Adam Peacock's FIFA World Cup Diary: When Socceroos & 20,000 Aussies converged on Kazan

Two years ago today Australia played France in Kazan and especially now, when a trip to the shops is an outlandish adventure, it feels like a moment in time spent in a parallel universe.

​A game of football, against the team who would became world champions, played in the middle of Russia, a million miles from our way of life, surrounded by mind-blowing architecture from the middle ages. And Daryl Braithwaite.

​A World Cup removes the possibility of anything being ordinary. It's one part sporting event, one part remarkable adventure, one part unknown. You can make what you want of all three, but if you throw yourself at each one, chances are you'll never want to miss another one.​

​Around 20,000 Australians converged on Kazan for our opening game of the 2018 World Cup. ​

 

It was a sea of Green and Gold against France.


A sprawling city on the edge of the mighty Volga River, it has hosted its fair share of turmoil, including the 16th Century Siege of Kazan when Russian forces took over the joint, led by Ivan The Terrible. That's what else a World Cup gives you - a history lesson. Delving into the life of Ivan The Terrible soon makes you realise he was, in fact, Ivan the Arsehole. ​

Which is why us Australians went to Kazan, and indeed Russia, keen to express our way of enjoying ourselves without going overboard. Probably not best to tick off the locals,  given history has them well-versed in the subject of conflict.     ​

​So we all held on to respect for ourselves, and our surrounds as best we could. Kazan's main street of bars - including a Coyote Ugly one - tested that resolve. Not once did you feel unsafe, which on reflection probably had something to do with the fact undercover agents were on every street corner, just making sure.


​The tour I was on warmed up for the France match with a Daryl Braithwaite concert the night before. There he was, the great man, in the middle of Russian, belting out Horses to a grateful audience of country men and women in a beautiful old theatre a few kilometres from where the next day's showpiece took place. Portugal and Spain played out a classic on the big screen. Daryl came back for more. Tomorrow could wait until then.​

​Oh yeah, the match itself. It played out on a beautiful clear Russian summer's day, one of those endless summers day, light for 20 hours, where time doesn't mean much unless you're chasing a game of football.​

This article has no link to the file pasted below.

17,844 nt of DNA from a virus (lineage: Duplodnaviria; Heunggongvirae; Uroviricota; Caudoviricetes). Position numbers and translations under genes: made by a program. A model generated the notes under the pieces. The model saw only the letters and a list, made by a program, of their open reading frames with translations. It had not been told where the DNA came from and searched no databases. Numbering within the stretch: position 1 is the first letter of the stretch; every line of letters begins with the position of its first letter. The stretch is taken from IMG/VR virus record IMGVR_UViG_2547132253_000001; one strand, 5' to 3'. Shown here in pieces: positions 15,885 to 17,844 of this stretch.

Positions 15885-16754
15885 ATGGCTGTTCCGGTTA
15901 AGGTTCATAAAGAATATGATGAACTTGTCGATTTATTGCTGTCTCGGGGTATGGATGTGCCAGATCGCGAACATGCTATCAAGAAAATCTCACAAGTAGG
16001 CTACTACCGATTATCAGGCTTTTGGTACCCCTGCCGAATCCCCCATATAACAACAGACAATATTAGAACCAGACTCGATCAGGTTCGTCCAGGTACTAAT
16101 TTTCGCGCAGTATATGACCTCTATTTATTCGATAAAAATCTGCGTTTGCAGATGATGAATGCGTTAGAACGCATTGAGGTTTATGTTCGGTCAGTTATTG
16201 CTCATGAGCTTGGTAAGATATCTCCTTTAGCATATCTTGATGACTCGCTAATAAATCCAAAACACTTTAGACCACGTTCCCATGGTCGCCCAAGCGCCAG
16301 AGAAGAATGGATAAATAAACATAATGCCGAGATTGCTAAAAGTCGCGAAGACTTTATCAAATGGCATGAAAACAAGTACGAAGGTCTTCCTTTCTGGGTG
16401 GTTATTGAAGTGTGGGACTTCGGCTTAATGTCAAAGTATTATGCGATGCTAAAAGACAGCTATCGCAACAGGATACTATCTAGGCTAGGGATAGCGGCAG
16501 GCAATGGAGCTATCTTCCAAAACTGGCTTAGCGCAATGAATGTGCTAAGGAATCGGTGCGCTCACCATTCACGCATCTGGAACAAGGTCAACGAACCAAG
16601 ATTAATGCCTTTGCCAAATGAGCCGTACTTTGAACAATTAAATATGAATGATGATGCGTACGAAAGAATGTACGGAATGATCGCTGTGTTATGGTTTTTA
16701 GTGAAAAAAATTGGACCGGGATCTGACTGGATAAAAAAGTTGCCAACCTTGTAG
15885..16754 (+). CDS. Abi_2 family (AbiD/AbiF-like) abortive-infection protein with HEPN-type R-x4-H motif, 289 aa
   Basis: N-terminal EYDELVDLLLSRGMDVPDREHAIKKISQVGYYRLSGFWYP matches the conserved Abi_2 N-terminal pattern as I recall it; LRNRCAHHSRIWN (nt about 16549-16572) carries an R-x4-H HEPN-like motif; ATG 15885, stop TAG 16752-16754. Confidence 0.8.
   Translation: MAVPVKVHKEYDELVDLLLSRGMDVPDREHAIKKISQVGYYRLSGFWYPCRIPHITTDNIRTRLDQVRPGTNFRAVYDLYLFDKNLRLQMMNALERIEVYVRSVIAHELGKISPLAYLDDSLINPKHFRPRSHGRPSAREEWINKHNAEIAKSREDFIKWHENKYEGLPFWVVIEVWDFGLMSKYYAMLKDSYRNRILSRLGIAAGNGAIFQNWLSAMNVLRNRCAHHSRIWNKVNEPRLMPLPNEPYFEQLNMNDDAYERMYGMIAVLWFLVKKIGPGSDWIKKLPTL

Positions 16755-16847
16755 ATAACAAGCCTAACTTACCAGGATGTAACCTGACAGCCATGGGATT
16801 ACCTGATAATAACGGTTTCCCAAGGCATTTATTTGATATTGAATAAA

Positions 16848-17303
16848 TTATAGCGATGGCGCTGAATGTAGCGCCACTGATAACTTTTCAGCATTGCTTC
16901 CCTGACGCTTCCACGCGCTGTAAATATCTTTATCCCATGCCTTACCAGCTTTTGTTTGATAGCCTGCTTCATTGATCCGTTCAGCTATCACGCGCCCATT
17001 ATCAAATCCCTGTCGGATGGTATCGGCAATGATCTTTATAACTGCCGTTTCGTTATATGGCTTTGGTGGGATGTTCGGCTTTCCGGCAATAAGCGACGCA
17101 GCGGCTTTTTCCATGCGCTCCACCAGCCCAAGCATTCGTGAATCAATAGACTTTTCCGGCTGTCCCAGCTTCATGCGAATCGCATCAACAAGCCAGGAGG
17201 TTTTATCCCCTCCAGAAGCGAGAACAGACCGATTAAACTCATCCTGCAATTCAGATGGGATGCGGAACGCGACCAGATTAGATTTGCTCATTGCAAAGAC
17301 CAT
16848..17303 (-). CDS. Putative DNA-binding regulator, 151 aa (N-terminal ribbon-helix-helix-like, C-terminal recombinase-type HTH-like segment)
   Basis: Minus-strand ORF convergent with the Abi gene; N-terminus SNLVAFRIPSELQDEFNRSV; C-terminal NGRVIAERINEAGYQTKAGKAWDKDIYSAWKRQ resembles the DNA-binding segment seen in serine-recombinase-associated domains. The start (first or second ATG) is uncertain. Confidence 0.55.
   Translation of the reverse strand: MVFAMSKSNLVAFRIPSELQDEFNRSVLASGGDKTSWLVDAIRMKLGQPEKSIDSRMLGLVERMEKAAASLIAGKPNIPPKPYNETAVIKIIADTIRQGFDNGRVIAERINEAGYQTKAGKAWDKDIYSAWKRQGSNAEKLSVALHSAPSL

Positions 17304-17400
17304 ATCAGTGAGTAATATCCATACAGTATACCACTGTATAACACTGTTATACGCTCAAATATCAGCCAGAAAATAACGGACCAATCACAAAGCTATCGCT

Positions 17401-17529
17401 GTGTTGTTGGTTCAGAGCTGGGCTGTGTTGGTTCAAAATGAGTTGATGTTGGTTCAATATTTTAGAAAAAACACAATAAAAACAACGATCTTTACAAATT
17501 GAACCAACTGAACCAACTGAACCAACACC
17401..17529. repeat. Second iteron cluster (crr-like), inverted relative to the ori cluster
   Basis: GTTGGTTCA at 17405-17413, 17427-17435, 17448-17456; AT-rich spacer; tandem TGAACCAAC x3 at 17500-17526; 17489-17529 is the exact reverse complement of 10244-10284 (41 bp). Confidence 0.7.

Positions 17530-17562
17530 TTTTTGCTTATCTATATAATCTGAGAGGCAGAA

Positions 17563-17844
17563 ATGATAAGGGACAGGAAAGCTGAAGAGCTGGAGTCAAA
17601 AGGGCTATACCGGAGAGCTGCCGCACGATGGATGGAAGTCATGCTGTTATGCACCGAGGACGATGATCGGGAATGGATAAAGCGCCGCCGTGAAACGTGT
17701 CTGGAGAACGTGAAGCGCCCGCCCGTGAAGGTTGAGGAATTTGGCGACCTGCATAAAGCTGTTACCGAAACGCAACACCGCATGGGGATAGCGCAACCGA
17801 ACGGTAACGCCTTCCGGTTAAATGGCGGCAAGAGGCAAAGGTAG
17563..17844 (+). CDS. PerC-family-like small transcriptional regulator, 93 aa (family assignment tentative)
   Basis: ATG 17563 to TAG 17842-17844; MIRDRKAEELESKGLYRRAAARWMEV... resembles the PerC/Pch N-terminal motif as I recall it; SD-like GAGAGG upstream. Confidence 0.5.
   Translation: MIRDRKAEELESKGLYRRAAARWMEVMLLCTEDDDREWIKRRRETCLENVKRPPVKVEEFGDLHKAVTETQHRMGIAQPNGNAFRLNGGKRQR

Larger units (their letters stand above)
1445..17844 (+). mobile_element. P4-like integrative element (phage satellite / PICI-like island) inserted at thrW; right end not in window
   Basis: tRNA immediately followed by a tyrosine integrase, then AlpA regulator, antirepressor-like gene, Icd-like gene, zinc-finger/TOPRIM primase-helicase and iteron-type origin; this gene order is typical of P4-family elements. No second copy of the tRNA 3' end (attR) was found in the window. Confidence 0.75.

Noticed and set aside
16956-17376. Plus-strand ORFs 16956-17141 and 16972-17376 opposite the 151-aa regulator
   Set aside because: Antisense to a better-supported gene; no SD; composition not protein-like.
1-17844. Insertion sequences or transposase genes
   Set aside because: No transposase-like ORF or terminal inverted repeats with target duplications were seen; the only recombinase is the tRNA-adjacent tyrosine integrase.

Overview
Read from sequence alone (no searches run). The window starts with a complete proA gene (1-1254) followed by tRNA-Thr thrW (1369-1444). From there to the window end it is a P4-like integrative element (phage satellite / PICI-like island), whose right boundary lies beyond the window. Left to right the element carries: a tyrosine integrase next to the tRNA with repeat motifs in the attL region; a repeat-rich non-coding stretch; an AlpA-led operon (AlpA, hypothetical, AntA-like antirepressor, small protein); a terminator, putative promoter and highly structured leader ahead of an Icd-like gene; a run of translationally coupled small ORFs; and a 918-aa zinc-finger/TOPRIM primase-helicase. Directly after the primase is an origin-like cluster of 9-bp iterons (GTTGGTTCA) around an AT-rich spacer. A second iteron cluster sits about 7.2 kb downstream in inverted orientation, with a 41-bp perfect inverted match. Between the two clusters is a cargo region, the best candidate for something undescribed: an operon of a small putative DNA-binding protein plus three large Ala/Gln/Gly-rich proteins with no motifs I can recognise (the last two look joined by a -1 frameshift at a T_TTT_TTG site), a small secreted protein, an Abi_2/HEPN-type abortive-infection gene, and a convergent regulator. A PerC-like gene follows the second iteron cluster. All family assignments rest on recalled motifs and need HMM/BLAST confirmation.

​The build up centred around how Australian would stay with France, and all their global superstars. Mbappe, Pogba, Greizmann. Exactly how where Risdon, Behich, Mooy meant to compete?​

Josh Risdon races clear from France's Paul Pogba.
Josh Risdon races clear from France's Paul Pogba

Compete we did - Mooy looked as good or better than their bunch of big names - and 15 minutes in it was obvious France weren't in rhythm. Perhaps Bert van Marwijk could loosen our ultra-conservative methods. The Socceroos would not charge forward recklessly. Or at all. And frustration grew. France were good, everyone knew that, but we didn't seem to want to find out if they could also be bad.​

​Eventually the game opened up on the whim of VAR. Josh Risdon had clipped Antoine Griezmann in one of those decisions that if you get, brilliant, but if you don't, you feel ripped off.​

Bathed in sunshine, our squints of sorrow only lasted four minutes, when Samuel Umtiti gave away a penalty. Now while us Australians have been known to replace sane heads for pumpkins and depart from common sense on our travels, Umtiti's decision to leave his arm way above his head to comically defend a cross was easily the most stupid decision by anyone across those few days in Kazan.​

Mile Jedinak and his Rasputin complexion stepped up and buried the penalty, making grown adults act like kids on Christmas morning, with the notable addition of beer soaked group hugs with complete strangers.​

Mile Jedinak Scores
Jedinak celebrates scoring his penalty for the Socceroos

Now we were in it. Watching from the stands gives a totally different perspective, completely taking away objectivity that different camera angles and a commentator can perhaps provide. Those last 30 minutes, in keeping with the whole trip to be fair, were a blur of hope, unhinged yelling, unhinged arm motions, and abuse hurled at Lucas Hernandez who couldn't help throwing himself on a floor and carrying on like a complete ******* (with all due respect). ​

​We chased, we probed, we stayed perhaps a little too careful because a draw against France in the opening game of a World Cup is a great result. ​

​Until it wasn't.​

​Paul Pogba you lucky....... ​

​A shot from the edge of the box was deflected, and it skewed and spun over Mat Ryan's head inches off the line. Paul Pogba you lucky.....​​

WATCH: Australian fans react after France game

We slunk out of Kazan Arena, much daylight left. So what do you reckon we all did? We commiserated together, with mates we travelled with new lifelong friends made sitting next to at the ground or on the train or plane getting there. We commiserated with locals, who by now had come to appreciate our strongly-held desire to enjoy ourselves, no matter what the situation.​

​The sun went then came back a few hours later. The players were back in their cocoon, trapped off from the surreal world going on around them.  ​

​A World Cup as a fan is one beautiful, mad experience. The next day it was on to Samara for the Denmark game. Just over a week later, Australia were out of the World Cup. A month later, France were world champions.​

​Two years on, Kazan remains unforgettable. Aside from the parts that can't be recalled.​

 

WATCH: Fans react in Kazan